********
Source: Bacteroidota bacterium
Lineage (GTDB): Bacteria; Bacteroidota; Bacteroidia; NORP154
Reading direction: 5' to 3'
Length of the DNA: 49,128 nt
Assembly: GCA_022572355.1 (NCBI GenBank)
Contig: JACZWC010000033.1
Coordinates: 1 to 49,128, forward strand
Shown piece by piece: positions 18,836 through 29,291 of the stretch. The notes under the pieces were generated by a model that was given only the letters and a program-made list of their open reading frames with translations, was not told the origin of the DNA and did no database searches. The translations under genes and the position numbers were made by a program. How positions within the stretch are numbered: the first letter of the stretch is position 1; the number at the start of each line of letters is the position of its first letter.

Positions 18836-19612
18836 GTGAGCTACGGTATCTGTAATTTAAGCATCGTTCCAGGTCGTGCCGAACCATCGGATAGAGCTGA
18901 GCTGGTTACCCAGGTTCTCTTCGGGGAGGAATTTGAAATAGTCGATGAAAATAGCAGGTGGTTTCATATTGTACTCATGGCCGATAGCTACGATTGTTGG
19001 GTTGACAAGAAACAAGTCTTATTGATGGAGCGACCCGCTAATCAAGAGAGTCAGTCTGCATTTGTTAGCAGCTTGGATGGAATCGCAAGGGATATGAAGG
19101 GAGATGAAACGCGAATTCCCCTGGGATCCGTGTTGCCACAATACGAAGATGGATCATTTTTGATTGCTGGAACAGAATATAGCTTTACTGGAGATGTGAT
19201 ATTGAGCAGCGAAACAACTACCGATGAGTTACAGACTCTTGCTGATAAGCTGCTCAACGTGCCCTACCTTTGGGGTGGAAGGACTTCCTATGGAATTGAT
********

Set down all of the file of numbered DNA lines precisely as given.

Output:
Source: Bacteroidota bacterium
Lineage (GTDB): Bacteria; Bacteroidota; Bacteroidia; NORP154
Reading direction: 5' to 3'
Length of the DNA: 49,128 nt
Assembly: GCA_022572355.1 (NCBI GenBank)
Contig: JACZWC010000033.1
Coordinates: 1 to 49,128, forward strand
Shown piece by piece: positions 18,836 through 29,291 of the stretch. The notes under the pieces were generated by a model that was given only the letters and a program-made list of their open reading frames with translations, was not told the origin of the DNA and did no database searches. The translations under genes and the position numbers were made by a program. How positions within the stretch are numbered: the first letter of the stretch is position 1; the number at the start of each line of letters is the position of its first letter.

Positions 18836-19612
18836 GTGAGCTACGGTATCTGTAATTTAAGCATCGTTCCAGGTCGTGCCGAACCATCGGATAGAGCTGA
18901 GCTGGTTACCCAGGTTCTCTTCGGGGAGGAATTTGAAATAGTCGATGAAAATAGCAGGTGGTTTCATATTGTACTCATGGCCGATAGCTACGATTGTTGG
19001 GTTGACAAGAAACAAGTCTTATTGATGGAGCGACCCGCTAATCAAGAGAGTCAGTCTGCATTTGTTAGCAGCTTGGATGGAATCGCAAGGGATATGAAGG
19101 GAGATGAAACGCGAATTCCCCTGGGATCCGTGTTGCCACAATACGAAGATGGATCATTTTTGATTGCTGGAACAGAATATAGCTTTACTGGAGATGTGAT
19201 ATTGAGCAGCGAAACAACTACCGATGAGTTACAGACTCTTGCTGATAAGCTGCTCAACGTGCCCTACCTTTGGGGTGGAAGGACTTCCTATGGAATTGAT